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Report 'sheds Light' On Region's Economic Inequality

By Cece Nunn, posted Sep 15, 2021
A graph shows the 2019 median earnings gap of Black or African American female full-time workers in the Cape Fear region as compared to white, non-Hispanic males. Based on U.S. Census data. (Courtesy of Cape Fear Collective)
The findings of a new report show that the Cape Fear region's economy is suffering from wage inequality, a housing shortage that makes homeownership nearly impossible for low-wage earners and discrimination.

The results of the Cape Fear Collective report, completed with support from the Kate B. Reynolds Charitable Trust, also show that the wage gap is particularly wide for women of color and that discrimination is felt more often by those who are job seekers with criminal records, according to a news release.

A specific finding included in the Cape Fear Inclusive Economy Report showed that Black or African American females in New Hanover County made $21,207 less per year in median earnings than white, non-Hispanic males, according to 2019 data.

The report also found that in the area, "the median earner in accommodation and food services is making $18,493, which is above the minimum wage of $15,080 but significantly below the federal poverty level of $24,300." 

Quantifying disparities and sharing the data can help leaders decide where to focus efforts and investments, CFC officials said.

"We’re doing our best to get the word out there and get it in front of people who are decisions makers, policymakers and just say here’s what we’re seeing, here’s the narrative that we found," said Danté Haywood, data scientist with CFC. "Beyond that, us at CFC, we want to work with these organizations and nonprofits on their programming to help them understand ... where to locate funding and resources to help these communities."

The report, on which CFC worked with experts and organizations in the areas of entrepreneurial support, economic development and workforce training, "serves as a snapshot and compass check for the inclusivity of the Cape Fear region's economy," said Patrick Brien, CEO of CFC, in the release.

He added that the report "sheds light on potential steps our community can take to increase economic activity, widen economic participation in small business ownership and sustainable career paths and build a more resilient community that can weather storms for all types."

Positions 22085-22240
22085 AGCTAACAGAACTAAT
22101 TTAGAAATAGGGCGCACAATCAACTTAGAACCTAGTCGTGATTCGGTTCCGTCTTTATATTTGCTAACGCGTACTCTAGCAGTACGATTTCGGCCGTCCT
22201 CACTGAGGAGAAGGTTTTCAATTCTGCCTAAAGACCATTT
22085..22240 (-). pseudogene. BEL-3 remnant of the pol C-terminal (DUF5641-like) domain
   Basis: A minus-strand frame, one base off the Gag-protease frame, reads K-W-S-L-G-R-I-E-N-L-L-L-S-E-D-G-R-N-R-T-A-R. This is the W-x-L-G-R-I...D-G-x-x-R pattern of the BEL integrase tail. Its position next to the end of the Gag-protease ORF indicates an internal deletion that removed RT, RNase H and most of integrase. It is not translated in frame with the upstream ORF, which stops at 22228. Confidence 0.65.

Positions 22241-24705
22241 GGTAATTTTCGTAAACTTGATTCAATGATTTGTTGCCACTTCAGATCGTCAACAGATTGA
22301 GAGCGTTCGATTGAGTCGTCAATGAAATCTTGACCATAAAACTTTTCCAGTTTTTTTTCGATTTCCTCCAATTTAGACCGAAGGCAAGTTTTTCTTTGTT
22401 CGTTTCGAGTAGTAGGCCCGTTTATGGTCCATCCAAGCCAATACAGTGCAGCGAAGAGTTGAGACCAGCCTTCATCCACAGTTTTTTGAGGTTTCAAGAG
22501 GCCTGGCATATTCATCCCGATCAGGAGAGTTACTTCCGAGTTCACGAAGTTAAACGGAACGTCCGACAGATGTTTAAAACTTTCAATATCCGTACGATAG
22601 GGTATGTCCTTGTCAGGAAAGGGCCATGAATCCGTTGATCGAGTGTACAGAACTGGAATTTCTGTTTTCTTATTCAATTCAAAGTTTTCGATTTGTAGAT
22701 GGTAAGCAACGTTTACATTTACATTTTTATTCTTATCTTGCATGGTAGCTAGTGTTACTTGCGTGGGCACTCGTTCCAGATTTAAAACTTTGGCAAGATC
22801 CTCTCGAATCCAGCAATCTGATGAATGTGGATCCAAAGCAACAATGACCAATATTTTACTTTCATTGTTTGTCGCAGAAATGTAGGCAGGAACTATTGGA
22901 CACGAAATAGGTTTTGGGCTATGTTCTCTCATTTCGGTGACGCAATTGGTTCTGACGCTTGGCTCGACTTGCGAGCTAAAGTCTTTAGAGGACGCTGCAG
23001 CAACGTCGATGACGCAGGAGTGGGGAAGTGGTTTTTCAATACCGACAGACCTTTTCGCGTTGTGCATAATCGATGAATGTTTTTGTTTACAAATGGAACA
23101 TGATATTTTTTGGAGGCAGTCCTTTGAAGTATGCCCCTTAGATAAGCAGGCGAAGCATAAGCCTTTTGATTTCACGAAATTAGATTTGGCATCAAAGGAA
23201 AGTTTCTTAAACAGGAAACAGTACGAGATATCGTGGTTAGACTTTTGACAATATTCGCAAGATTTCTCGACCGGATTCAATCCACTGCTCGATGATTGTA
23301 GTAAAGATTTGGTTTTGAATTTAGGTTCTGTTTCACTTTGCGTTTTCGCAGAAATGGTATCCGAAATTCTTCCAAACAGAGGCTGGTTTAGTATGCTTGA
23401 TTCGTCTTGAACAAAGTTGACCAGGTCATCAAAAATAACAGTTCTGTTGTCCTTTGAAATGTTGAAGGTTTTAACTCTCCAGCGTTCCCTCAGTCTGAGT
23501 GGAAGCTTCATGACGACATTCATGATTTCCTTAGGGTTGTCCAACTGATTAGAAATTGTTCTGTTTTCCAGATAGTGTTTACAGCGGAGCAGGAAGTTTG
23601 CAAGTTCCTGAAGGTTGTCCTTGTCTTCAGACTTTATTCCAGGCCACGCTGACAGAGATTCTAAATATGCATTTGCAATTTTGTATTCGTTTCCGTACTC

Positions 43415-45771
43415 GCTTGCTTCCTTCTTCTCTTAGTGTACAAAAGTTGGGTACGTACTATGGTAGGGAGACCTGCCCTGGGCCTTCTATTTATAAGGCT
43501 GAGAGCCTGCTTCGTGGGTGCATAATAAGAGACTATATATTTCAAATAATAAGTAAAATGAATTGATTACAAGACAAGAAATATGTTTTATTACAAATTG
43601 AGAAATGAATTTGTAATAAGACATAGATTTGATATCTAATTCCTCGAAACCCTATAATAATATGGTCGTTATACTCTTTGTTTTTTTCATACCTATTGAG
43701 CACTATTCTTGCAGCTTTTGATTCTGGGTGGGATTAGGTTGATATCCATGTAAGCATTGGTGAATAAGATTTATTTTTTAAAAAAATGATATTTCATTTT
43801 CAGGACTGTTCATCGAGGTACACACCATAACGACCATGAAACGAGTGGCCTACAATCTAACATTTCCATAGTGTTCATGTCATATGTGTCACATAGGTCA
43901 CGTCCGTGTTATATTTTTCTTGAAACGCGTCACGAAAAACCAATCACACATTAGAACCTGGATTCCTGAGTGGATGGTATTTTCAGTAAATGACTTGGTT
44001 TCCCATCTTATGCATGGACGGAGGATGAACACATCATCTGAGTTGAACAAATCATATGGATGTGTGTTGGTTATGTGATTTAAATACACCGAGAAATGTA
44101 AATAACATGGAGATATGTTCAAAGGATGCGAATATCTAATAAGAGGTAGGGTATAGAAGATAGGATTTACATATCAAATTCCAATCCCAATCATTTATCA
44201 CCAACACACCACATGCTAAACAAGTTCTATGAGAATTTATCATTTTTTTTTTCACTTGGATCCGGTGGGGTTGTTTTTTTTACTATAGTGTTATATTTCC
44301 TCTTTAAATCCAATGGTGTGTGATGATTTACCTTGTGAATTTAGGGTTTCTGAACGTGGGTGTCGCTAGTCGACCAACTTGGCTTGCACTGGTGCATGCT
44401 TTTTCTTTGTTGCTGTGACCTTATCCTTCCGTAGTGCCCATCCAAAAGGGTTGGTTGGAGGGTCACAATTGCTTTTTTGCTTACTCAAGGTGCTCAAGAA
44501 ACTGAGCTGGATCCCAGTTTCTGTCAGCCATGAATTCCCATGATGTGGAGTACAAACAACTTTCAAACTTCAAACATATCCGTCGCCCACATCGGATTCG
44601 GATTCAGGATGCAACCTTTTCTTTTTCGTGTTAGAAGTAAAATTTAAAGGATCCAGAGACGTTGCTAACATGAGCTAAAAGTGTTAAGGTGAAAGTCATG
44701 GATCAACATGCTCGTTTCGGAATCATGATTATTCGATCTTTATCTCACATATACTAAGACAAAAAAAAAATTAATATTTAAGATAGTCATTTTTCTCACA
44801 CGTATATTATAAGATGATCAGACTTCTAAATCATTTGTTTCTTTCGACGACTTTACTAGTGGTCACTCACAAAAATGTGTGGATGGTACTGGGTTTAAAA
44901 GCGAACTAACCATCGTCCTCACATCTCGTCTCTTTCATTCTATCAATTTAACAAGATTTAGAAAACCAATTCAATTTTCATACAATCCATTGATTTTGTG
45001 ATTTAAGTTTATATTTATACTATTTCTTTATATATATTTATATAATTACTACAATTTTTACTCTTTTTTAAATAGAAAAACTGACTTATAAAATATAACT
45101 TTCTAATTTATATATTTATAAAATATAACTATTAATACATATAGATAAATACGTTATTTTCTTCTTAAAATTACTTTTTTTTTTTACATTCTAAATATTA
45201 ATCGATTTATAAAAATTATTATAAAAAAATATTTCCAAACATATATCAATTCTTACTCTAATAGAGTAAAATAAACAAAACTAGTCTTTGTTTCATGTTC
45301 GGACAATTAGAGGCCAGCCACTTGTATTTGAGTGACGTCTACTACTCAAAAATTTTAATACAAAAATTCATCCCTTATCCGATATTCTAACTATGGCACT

Pointing out some key findings, the release stated: 
  • Economic indicators including unemployment and growth are healthy, but many residents working in low-wage, low-opportunity occupations do not share in the region’s success.
  • Homeownership is out of reach for the average worker, particularly in New Hanover County as housing costs continue to rise.
  • People of color, particularly females, earn significantly less than their white counterparts for much of the region.
  • COVID-19 continues to have a disproportionate impact on people of color, including low-wage workers and small business owners
  • A tale of two economies is rapidly emerging for the region – one near the wealthier coast and a shrinking middle class with decreasing purchase power farther inland.

CFC, along with university and nonprofit partners, spent a year studying the region "to better understand economic drivers of health and prosperity to further refine its impact investing programs. The impetus of the report was the hypothesis that deploying capital in a more inclusive and strategic way while increasing local ownership opportunities is the key to reducing disparities, leveraging existing economic systems, and creating tangible impact in our community."

The report provides recommendations to aid the region's inclusive economic growth, including building pipelines for sustainable career paths that can "not only pay a living wage, but also often provide benefits like health insurance and retirement savings programs, critical to building generational wealth and near-term safety nets in the event of economic downturns or health emergencies.

"The region should continue to develop multiple entry points into growing, high-demand industries, including short-term skills training and boot-camp-style formats alongside more traditional degree programs. Digital literacy and technology training across all sectors should be prioritized."

The document also recommends continuing the conversation among stakeholders.

"CFC encourages local organizations, governments, corporations, and advocates to use the data and insights from this report to refine programming and innovate new interventions that will support upward economic mobility," the report stated. "CFC and its partners stand ready to support new and existing efforts with data science and investment infrastructure."
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